It is best practice to record the details of the person collecting a Schedule 2 or 3 CD; the reverse of NHS prescription forms and EPS dispensing tokens (FP10DT) have a box for the ‘Signature of a collector of Schedule 2 & 3 CDs’ which can be used to obtain a signature. Any tokens used to collect a signature can be sent to the NHS Business Services Authority (NHSBSA), as appropriate. Alternatively, some contractors may wish to record details of the CD collector electronically (e.g., within the patient’s record). Retaining electronic records within the pharmacy and reducing the use of paper tokens helps to align with the long-term NHS paperless objectives.
Q. What drugs are permitted on an FP10MDA form?
FP10MDA forms can only be used for the purpose of ordering a supply by installments for Schedule 2 CDs, buprenorphine, buprenorphine/naloxone (Suboxone®), and diazepam Single supplies of water for injections can also be prescribed where appropriate, for example when diamorphine dry powder injection is prescribed to be dispensed in installments.
Q. Is there a limit to the quantity that can be prescribed on an FP10MDA form?
Yes. When using an FP10MDA form, a prescriber must only order a quantity of a CD that provides treatment for a period not exceeding 14 days.
Q. Can I supply a CD outside the directions specified on a FP10MDA prescription without any approved Home Office wording for closure days?
For ‘blue’ FP10MDA prescriptions, the CD should be dispensed in instalments in accordance with the directions given on the prescription. The prescription must be marked with the date of each supply. The instalment direction is a legal requirement and needs to be complied with. However, for certain situations (e.g. if a pharmacy is closed on the day an instalment is due), the Home Office has approved specific wording which provides pharmacists some flexibility for making a supply.
The Home Office approved wording that would cover a closure on a bank holiday is as follows:
“Please dispense instalments due on pharmacy closed days on a prior suitable day.”
FP10MDAs may already include the above wording but, if they do not, the prescription will need to be amended by the prescriber to include the above so that supplies due on a Bank Holiday can be collected on a prior suitable day. Contractors are therefore advised to check their FP10MDA scripts and, if required, get them amended ahead of any closure days for e.g. Bank Holidays. Alternatively, a separate prescription (EPS or FP10) for single supply can be requested to cover the quantity due on the days the pharmacy is closed. Contractors are encouraged to make necessary provisions for dispensing of any prescriptions for controlled drugs with instalments due in advance of pharmacy closure days. If the pharmacy is due to be closed, staff should explain the situation to affected patients and advise them when their dose needs to be collected.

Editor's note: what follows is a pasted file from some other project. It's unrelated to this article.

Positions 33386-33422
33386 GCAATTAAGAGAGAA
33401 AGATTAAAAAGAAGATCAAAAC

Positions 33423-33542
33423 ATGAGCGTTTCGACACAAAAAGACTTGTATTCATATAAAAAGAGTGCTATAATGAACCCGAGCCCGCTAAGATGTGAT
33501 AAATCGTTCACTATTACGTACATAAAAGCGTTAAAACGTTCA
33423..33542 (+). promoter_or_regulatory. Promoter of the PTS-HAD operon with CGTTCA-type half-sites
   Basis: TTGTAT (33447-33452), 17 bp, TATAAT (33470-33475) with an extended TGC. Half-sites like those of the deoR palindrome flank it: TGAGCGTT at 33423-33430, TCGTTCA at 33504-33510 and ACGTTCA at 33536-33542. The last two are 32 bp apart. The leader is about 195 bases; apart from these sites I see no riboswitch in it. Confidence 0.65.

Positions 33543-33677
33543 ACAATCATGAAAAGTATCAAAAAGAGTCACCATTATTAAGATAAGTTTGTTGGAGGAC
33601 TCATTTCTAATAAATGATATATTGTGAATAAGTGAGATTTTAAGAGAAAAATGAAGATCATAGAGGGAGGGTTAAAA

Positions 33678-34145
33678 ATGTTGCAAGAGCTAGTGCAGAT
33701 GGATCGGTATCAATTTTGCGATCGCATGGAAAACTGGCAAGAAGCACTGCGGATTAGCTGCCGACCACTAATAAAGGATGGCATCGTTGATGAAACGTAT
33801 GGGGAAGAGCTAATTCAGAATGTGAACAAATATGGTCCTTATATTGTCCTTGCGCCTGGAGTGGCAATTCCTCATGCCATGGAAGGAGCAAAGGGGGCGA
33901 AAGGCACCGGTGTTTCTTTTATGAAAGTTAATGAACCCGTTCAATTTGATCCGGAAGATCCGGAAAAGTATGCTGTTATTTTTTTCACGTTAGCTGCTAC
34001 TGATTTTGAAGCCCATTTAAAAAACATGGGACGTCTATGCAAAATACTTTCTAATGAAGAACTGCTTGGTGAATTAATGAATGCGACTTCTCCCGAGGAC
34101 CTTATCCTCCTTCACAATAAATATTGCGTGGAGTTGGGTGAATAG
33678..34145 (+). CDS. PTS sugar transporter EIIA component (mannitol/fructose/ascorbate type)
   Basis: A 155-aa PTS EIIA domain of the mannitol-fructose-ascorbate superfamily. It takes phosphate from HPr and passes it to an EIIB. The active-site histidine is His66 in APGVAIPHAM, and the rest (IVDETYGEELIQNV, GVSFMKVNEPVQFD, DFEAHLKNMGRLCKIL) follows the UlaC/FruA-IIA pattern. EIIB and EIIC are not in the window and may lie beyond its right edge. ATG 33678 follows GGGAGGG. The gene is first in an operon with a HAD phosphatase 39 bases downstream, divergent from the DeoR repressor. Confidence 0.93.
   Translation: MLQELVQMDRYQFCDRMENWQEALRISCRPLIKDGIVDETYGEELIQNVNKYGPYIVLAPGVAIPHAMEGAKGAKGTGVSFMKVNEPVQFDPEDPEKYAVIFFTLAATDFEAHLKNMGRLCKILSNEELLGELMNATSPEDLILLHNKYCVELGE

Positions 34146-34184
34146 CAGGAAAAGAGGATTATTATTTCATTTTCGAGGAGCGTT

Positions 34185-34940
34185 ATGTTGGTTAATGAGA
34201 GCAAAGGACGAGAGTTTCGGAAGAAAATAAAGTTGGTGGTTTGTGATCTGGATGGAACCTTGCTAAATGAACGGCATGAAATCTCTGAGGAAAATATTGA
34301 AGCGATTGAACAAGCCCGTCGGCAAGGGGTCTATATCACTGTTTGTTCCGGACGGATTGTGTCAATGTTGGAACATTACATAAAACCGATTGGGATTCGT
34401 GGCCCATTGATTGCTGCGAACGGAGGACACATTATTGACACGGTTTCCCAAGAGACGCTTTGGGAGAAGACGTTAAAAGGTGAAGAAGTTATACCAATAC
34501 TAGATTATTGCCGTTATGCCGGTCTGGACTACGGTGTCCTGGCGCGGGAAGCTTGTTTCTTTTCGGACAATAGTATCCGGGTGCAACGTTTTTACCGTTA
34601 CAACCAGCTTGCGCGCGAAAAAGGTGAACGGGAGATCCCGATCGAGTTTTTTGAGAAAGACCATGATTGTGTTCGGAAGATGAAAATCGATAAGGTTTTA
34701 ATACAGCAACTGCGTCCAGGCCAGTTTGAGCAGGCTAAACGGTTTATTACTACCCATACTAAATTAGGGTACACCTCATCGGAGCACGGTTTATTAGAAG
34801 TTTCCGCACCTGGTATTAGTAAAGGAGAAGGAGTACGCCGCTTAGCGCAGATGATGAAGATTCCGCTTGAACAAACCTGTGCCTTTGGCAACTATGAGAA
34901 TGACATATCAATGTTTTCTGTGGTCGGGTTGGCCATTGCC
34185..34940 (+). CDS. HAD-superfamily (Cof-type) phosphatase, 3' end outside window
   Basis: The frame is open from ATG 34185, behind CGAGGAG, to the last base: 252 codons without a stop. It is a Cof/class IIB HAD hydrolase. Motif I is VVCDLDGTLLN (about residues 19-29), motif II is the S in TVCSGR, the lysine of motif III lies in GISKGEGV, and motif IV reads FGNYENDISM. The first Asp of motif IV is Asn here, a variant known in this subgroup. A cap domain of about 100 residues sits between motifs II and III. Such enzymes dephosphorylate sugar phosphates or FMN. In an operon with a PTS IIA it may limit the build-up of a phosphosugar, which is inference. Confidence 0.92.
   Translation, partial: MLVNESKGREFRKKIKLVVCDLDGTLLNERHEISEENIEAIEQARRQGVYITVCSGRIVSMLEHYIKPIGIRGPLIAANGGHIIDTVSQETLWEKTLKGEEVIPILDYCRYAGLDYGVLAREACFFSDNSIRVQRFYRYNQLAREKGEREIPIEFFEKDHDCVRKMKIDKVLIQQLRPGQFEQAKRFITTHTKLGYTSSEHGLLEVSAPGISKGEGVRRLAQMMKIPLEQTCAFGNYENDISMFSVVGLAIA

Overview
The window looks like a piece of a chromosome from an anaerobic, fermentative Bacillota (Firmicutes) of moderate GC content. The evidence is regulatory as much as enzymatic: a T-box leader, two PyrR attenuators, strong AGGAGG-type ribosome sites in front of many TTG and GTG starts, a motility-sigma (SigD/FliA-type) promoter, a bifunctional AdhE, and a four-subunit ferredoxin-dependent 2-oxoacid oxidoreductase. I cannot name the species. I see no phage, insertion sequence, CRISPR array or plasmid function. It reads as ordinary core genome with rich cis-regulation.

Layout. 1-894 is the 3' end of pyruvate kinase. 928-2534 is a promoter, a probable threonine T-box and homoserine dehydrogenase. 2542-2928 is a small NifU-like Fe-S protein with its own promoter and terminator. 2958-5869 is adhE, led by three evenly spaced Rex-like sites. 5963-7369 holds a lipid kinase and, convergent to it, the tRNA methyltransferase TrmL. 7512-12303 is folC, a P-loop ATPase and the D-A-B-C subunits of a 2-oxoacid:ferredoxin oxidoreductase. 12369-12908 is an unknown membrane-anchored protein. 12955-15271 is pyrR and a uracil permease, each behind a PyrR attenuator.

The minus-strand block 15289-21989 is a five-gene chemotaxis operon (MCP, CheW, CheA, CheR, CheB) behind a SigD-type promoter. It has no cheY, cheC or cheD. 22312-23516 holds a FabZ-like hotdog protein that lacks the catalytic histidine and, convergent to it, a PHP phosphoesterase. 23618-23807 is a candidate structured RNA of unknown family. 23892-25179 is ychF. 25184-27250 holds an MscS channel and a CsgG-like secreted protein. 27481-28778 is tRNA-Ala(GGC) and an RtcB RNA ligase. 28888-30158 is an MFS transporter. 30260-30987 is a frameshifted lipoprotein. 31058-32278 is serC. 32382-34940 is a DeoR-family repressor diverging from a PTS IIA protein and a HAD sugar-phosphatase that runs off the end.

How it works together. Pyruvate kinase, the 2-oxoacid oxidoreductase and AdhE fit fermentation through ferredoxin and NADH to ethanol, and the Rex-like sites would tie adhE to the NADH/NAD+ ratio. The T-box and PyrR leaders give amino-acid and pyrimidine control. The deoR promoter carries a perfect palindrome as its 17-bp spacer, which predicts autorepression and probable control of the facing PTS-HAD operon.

Q. Can EPS be used to prescribe Controlled Drugs in installments?
Although CDs may be prescribed using EPS, they cannot be ordered as installments because there is no equivalent electronic FP10MDA form type available. To order CDs in installments, prescribers will need to continue using paper hand signed FP10MDA prescription forms.
Q. Do the dispense and claim notification messages for a Schedule 2 or 3 CD prescribed using EPS need to be submitted within 28 days of the date on the prescription?
Legally, all Schedule 2 and 3 CDs must be dispensed within 28 days of the appropriate date. However, for the purposes of claiming reimbursement, pharmacy systems should allow you to send the dispense and claim notification messages after the validity period of 28 days as it is recognised that scenarios may exist (e.g., due to technical/internet outages) where it may not be possible to submit a claim before the 28 days even though medicines were supplied within 28 days.
Your system supplier may alert you to any CD prescriptions yet to be dispensed and approaching their 28-day expiry. Further information is available on Community Pharmacy England’s Period of validity webpage.
Q. On an EPS prescription, can I claim packaged dose (PD) fees for supplying methadone oral liquid in daily dose containers?
Yes, contractors can claim a packaged dose (PD) fee of £0.55 for each separately packaged dose supplied against paper and electronic prescriptions for methadone oral liquid. The PD fee is calculated by adding the number of doses separately packaged minus the number of times the medicine has been dispensed to the patient (patient interactions).
Although there remains no provision to dispense methadone oral liquid in installments using electronic prescriptions, the PD fee can be claimed for daily dose containers supplied against electronic prescriptions requesting a one-off supply of methadone oral liquid We recommend checking with your system supplier to see if this functionality is enabled on your pharmacy system.
Further information can be found in Community Pharmacy England Briefing: EPS Controlled Drugs (CD) FAQs
The Misuse of Drugs Regulations 2001 (16(2)) (external)